We need to link skill name and image to respective skill page. Now since this is react based app, we do not have different URL for different skills due to SPA. The description, images and other relevant details of skills were being passed as props. We needed to have routes through which we can directly access the skill. This was done by implementing child routes for Skill CMS. Earlier the description, images, and other relevant data was being passed as props from the BrowseSkill component, but now we need to derive this from the URL:

let baseUrl = 'http://api.susi.ai/cms/getSkillMetadata.json';           
let modelValue = "general";
this.name = this.props.location.pathname.split('/')[2];
this.groupValue = this.props.location.pathname.split('/')[1];
this.languageValue = this.props.location.pathname.split('/')[3];
url = baseUrl + '?model=' + modelValue + '&group=' + this.groupValue +        '&language=' + this.languageValue + '&skill=' + this.name;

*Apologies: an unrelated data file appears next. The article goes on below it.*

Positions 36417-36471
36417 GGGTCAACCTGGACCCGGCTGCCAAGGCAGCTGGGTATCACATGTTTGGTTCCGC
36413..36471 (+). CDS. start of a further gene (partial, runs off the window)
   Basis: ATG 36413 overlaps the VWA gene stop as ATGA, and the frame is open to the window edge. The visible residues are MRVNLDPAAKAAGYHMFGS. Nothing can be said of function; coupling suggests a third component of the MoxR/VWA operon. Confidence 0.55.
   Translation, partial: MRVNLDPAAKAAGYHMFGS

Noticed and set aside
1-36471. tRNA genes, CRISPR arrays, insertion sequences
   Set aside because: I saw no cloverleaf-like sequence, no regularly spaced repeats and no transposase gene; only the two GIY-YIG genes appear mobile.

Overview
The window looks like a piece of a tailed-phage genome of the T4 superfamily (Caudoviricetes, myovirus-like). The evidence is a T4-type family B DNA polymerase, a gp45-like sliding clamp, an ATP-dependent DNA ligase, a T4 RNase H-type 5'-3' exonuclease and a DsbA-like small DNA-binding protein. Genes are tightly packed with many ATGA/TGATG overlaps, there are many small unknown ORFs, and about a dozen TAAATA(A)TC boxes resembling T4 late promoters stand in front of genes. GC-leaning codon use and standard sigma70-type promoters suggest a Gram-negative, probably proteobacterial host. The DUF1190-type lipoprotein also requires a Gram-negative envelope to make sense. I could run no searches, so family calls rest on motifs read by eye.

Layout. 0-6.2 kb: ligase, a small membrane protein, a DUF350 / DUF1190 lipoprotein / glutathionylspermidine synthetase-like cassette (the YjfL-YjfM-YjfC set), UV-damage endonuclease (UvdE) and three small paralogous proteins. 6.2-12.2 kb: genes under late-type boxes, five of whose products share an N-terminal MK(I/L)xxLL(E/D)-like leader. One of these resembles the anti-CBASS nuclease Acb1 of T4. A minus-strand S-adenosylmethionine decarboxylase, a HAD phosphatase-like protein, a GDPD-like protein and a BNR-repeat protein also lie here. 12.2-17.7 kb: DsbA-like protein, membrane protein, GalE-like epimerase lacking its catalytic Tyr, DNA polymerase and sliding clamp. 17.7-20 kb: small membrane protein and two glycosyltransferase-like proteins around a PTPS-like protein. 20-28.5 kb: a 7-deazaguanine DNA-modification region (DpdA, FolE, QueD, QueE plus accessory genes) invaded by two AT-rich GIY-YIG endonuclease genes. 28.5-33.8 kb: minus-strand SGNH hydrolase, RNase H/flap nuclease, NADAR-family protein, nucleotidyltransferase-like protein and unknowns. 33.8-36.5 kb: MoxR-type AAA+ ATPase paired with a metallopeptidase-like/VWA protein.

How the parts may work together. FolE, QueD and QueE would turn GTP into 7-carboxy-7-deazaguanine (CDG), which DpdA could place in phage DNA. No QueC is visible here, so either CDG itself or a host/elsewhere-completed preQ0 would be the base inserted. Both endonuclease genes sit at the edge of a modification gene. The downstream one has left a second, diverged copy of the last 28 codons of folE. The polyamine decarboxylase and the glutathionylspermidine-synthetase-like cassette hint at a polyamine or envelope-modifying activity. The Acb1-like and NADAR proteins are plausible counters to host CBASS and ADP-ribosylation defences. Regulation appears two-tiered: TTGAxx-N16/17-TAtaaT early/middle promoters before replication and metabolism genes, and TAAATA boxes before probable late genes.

We now make an ajax call to this URL for fetching the data:

$.ajax({
               url: url,
               jsonpCallback: 'pc',
               dataType: 'jsonp',
               jsonp: 'callback',
               crossDomain: true,
               success: function (data) {
                   self.updateData(data.skill_metadata)
               }
           });

This updates the skill page with the description, image, author and other relevant details of the skills. Now all left to do is link the skills on the list to their respective links. This is done by following code:

We define skillURL as:

let skillURL = 'http://skills.susi.ai/' + parse[6] + '/' + parse[8].split('.')[0] + '/' + parse[7];

Here parse is an array which contains model, group and ISO language code of the skill. We updated the Image and text component as: